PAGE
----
Canada's experimental Ebola vaccine: How does it work?
Marlene Leung, CTVNews.ca
Published Wednesday, August 13, 2014 9:56PM EDT
The Public Health Agency of Canada and the federal government have shared more details about an experimental Ebola vaccine that will be donated to help fight the current outbreak in West Africa.
Dr. Gary Kobinger, chief of special pathogens at the agency, and Heritage Minister Shelly Glover shared more information about the VSV-EBOV vaccine at a news conference Wednesday afternoon.
Here's what we know so far about the made-in-Canada vaccine.
How many doses will be sent?
Canada will be donating between 800 to 1,000 doses of the vaccine. A small amount of the vaccine will remain behind, in the event it is needed for "compassionate use" in this country, Federal Health Minister Rona Ambrose said Tuesday in a statement.
The decision to donate the vaccine came hours after the World Health Organization said that it would be ethical to use untested treatments to fight the Ebola outbreak.
The WHO stipulated that countries that offer experimental drugs or vaccines to consenting patients must also collect data for research purposes.
Who owns the vaccine?
The scientists at the National Microbiology Lab who helped develop VSV-EBOV and the federal government own the intellectual property associated with the vaccine. The federal government licensed the rights to further develop the product for human use to BioProtection Systems, a U.S.-based biotechnology company.
How does the vaccine work?
Kobinger said the vaccine can be administered before exposure to the Ebola virus, and in animal models it has also shown efficacy after exposure.
"It can have action on both sides, a little bit like the rabies vaccine," he said.
Kobinger said the scientists who are developing the vaccine do not yet fully understand the vaccine's precise mechanism, but there are a number of hypotheses they are studying.
One hypothesis is that the "extremely potent" vaccine stimulates an immune response to protect the individual against the virus in a sort of "race," he said.
In this model, the individual will be protected if their immune response develops fast enough and before the virus grows.
The second hypothesis being considered is based off of a model in which the vaccine "competes" with the virus for target cells, which replicate the virus.
If we don't fully understand it, is it safe?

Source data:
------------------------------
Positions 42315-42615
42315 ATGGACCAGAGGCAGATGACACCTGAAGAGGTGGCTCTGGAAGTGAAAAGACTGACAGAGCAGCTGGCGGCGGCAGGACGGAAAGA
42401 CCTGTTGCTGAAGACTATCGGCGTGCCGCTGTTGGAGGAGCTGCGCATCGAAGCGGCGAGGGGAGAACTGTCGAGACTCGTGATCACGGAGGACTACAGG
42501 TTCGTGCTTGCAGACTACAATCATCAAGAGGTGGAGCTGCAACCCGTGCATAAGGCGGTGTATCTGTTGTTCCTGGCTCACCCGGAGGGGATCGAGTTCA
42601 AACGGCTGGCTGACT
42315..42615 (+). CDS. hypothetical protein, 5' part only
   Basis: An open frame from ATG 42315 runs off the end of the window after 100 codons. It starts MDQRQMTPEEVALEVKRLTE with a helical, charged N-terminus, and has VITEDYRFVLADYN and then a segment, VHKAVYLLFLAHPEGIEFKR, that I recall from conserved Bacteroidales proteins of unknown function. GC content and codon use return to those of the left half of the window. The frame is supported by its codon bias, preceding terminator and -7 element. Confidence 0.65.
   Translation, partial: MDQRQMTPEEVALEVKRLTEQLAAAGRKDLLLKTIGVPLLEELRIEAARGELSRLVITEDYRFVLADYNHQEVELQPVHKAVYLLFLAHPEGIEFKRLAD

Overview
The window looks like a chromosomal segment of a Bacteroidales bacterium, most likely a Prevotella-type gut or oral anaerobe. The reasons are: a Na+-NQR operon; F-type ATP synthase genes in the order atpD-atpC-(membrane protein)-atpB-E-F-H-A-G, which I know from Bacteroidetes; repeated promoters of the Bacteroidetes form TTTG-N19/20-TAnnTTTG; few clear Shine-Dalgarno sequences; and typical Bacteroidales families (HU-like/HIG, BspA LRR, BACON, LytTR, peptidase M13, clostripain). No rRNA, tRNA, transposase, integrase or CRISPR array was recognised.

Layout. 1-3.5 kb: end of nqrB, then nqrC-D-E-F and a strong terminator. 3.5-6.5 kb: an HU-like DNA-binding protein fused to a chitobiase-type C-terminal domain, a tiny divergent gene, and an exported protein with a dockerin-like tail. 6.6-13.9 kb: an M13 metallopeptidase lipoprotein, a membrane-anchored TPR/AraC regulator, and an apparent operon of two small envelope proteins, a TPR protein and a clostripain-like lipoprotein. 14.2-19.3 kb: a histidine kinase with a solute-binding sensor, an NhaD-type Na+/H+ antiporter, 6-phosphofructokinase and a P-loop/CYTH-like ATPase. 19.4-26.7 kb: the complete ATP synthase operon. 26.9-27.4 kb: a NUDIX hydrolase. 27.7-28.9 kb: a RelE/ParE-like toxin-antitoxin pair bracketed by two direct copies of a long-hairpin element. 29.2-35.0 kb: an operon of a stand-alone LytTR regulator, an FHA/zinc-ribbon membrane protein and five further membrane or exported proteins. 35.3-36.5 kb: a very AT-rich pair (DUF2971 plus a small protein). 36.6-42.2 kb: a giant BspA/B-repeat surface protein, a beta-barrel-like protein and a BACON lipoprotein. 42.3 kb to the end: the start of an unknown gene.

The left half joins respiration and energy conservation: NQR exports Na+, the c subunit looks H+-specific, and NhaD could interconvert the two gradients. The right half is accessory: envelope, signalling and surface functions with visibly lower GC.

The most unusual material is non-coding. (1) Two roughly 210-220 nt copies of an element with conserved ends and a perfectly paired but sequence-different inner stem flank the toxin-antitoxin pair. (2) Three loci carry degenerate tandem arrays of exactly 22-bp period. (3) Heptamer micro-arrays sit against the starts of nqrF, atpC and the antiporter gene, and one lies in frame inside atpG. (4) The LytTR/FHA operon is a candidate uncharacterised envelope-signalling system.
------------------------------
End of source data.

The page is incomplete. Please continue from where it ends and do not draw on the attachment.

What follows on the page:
Kobinger noted that in the clinical development of any new vaccine the first step is to establish efficacy. Once that has been established, researchers typically work on establishing the vaccine's safety for human use.
The scientists behind VSV-EBOV have been researching its safety for about a year now, he said, noting that efficacy and safety are measured separately.
"Safety is completely different than efficacy," Kobinger said. "The safety and efficacy of a vaccine don't necessarily go together, so you can't judge the safety based on efficacy."
The vaccine has never been tested in humans in the context of safety trials, however there was one individual who received the vaccine after lab exposure to the virus in Germany, he said.
That person did not go on to develop Ebola, and did not experience any known severe adverse events, Kobinger said.
He added that the vaccine has been tested in animals, and researchers have not recorded any serious adverse events from those animal trials.
Who will get the vaccine?
Glover said the WHO will be assembling a panel of experts who will be responsible for deciding how and where to distribute the vaccines.
She said the global health agency will decide which countries to send the vaccine to, and which individuals in those countries will get the vaccine.
Earlier on Wednesday, infectious diseases expert Dr. Neil Rau told CTV News Channel that he believes the best use of this vaccine is to give it to consenting medical staff working on the front lines of the outbreak to see if it protects them against contracting the virus.
Dr. Gregory Taylor, of the PHAC, said the agency had also been advised similarly.
Glover stressed that the decision of where the vaccines end up going will not be politically based.
"This is not a political decision at all," she said at Wednesday's news conference. "This is a very serious disease. This has taken the lives of many, many people, and we're doing our part as a country to provide assistance to the global community.
"This is a decision that will be made by experts and not politicians."
When will the vaccines leave Canada?
Glover said that the vaccines are in Winnipeg, ready to go at "a moment's notice," and can be shipped out once the WHO decides how to distribute them.
Is Canada donating anything else?
In addition to the vaccines, Canada has donated a mobile lab for rapid diagnostic testing, which will be stationed in Sierra Leone.
Kobinger said the ability to perform rapid diagnosis is one of the "proven" tools that will help health officials contain the outbreak.
"The real tools that have been proven (are) to be on the ground, to do rapid diagnostic (testing) and to isolate and to break the train of transmission," he said.
The mobile lab will allow doctors diagnose and treat people who have been infected in the proper environment, he said.
The current Ebola outbreak in West Africa has killed more than 1,000 people and now involves four countries: Guinea, Sierra Leone, Liberia and Nigeria.
The federal government says that to date, it has donated about $5.2 million to address the Ebola outbreak.